Lately, I have been thinking a lot about Proverbs 14:1:
The wisest of women builds her house,
but folly with her own hands tears it down.
A wise woman will build her house.
This is not referring to hammer and nails, although, I suppose it could begin with that. My aunt and uncle lived in a very old, inconvenient house for many years. When my uncle built a new one, it was enjoyable for my aunt to be involved in how it was set up, which side of the house would have windows, and how high or low the kitchen counters would be.
These verses refer to much more. They address the relationships a woman has in her home. Building a home where there is children involves love and discipline (Prov. 6:20) and providing for their needs (Prov. 31:13-15). It involves serving her husband (Prov. 12:4).
Building a house involves industry and commitment, and it is not confined to the married woman. Women who are single have homes, and they build them, too. Many single women have children, so the way it looks for one woman may not be the same for another.
What does it mean to build my home? My children are grown and mostly on their own. Does that mean I get a pass on building my home? No. I still have a husband, and I still have a home. My home can be used for more than just chasing toddlers around or hosting sleepover parties.
Building a home means it is my priority. Whether my vocation is to be home full-time or perhaps working outside the home, my home is still my priority. Certainly, having work outside the home means one must juggle more, but home is still important. In my position, with no children and no career, it could be very tempting to just plop down on the couch and read all day, or knit or crochet all day. I've done that. Even those of us who continue to find our primary vocation inside our homes need to make a priority.
Building a home means making it a place people want to be. And I don't just mean in elaborate decoration, although if that's your strength, by all means, make it lovely. I'm not a decorator. The attractiveness of a home extends beyond appearance. It involves hospitable owners and warm and loving conversation. One of the best times I had with a friend not long ago was a simple cup of coffee at her dining room table. I wanted to be there, and I knew she wanted me there by the way she welcomed me.
If I want to build my home well, I need to like being home myself. When I was growing up, some years my mother worked, and some she did not. She preferred to be at home full-time. We loved it when she didn't work, because her attetion to the house was greater. She had more time for us, and was less stressed out. The house ran smoothly. Knowing I had a mother who wanted to be home with us meant a great deal to me, and it set an example I was determined to follow. Working mothers cannot be at home as often as they would like, but when they are not working, they can definitely communicate to their children that they are glad to be home when they are there.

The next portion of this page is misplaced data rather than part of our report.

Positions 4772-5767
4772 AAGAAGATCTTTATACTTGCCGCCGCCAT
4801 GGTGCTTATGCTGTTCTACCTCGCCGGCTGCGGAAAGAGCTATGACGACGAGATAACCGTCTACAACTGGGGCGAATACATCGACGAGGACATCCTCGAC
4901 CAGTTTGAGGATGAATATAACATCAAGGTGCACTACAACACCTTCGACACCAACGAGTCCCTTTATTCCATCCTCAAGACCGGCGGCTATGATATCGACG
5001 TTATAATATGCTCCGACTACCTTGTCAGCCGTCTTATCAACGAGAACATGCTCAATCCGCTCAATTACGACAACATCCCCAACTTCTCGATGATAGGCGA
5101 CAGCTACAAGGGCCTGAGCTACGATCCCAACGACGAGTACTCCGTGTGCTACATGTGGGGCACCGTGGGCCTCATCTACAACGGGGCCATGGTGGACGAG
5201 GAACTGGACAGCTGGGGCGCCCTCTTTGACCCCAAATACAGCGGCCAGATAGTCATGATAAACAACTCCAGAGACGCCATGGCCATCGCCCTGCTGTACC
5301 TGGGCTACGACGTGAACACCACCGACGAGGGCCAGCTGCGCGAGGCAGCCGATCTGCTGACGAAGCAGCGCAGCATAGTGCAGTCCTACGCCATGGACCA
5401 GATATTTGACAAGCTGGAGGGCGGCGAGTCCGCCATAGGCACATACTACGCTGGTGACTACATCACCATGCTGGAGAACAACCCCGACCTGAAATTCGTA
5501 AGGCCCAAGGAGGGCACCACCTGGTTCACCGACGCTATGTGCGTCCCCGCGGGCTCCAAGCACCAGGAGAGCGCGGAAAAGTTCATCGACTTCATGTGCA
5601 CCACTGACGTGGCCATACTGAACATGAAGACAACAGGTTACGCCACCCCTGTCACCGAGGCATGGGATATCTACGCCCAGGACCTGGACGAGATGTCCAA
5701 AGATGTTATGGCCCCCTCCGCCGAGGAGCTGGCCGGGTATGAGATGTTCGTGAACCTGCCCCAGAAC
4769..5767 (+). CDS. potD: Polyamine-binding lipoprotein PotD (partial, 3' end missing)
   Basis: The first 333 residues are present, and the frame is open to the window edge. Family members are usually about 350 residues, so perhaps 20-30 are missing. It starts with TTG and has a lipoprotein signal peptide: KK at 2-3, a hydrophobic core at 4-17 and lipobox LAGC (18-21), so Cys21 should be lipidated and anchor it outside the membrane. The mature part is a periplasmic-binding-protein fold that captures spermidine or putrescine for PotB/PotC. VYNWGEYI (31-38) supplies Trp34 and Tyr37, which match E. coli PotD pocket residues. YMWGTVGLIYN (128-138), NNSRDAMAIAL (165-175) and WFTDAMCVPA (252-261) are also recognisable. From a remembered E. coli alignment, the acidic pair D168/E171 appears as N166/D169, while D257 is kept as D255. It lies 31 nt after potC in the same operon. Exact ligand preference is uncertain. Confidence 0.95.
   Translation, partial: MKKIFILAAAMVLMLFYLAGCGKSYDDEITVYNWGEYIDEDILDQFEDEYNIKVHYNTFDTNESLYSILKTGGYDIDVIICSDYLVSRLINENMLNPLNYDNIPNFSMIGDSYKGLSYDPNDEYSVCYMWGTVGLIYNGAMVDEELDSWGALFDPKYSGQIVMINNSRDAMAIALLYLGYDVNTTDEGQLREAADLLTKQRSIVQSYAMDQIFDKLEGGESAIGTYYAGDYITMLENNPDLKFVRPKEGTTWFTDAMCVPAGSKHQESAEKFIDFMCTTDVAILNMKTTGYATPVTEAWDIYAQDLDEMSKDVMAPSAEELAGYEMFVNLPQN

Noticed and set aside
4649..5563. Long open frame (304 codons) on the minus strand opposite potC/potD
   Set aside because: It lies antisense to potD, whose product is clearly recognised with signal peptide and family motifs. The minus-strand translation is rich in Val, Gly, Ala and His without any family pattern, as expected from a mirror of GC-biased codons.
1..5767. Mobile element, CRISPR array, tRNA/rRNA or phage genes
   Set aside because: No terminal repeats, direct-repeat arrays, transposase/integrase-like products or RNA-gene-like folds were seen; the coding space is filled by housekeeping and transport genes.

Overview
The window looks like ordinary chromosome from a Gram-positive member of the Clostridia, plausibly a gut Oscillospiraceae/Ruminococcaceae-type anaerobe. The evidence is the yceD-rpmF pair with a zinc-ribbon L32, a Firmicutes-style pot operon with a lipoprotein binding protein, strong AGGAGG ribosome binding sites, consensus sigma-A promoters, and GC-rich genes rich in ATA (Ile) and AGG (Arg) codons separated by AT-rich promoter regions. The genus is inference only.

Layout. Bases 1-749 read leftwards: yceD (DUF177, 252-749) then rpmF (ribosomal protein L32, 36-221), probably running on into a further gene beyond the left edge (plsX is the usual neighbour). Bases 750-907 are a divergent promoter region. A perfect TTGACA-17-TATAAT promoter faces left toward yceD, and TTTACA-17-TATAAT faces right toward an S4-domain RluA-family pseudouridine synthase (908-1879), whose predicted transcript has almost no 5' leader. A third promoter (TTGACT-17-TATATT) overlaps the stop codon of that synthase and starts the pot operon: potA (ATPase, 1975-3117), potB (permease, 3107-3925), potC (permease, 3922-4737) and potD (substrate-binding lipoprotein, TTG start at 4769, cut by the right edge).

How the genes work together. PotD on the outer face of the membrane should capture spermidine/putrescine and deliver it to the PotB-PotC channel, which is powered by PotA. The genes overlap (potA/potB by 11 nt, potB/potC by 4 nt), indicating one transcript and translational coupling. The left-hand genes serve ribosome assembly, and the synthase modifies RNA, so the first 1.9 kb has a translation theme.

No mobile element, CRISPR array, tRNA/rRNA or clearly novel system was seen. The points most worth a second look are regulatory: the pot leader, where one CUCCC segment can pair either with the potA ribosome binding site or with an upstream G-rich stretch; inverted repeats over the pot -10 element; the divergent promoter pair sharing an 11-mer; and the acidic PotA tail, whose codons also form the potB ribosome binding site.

Building a home means reducing conflict. There is nothing more disruptive and more off-putting than open conflict in a home. When you were a child, did you ever leave a friend's house because there was always arguing and bickering? Did you ever leave your own home because there was too much arguing and bickering? Was it nicer to stay with a friend than go home to arguing and quarreling parents? Proverbs has a lot to say about quarreling (Prov. 19:13; Prov. 26:21; Prov. 27:15-16). That is one way to tear down our homes: being argumentative, petty, and bickering. My husband would not tolerate that kind of thing when we got married, and I'm glad. Quarrelsome parents often beget quarrelsome children.
I am a homebody. I love to be home. It's the place where I can, as my mother used to say, "let my hair down." For our families and friends, it should be also. That means building a comfortable environment. If home is important to us, it will show. If we neglect our homes, that, too will show.
I feel very fortunate for my home. God gave it to me. With gratitude, I want to be a good steward of that.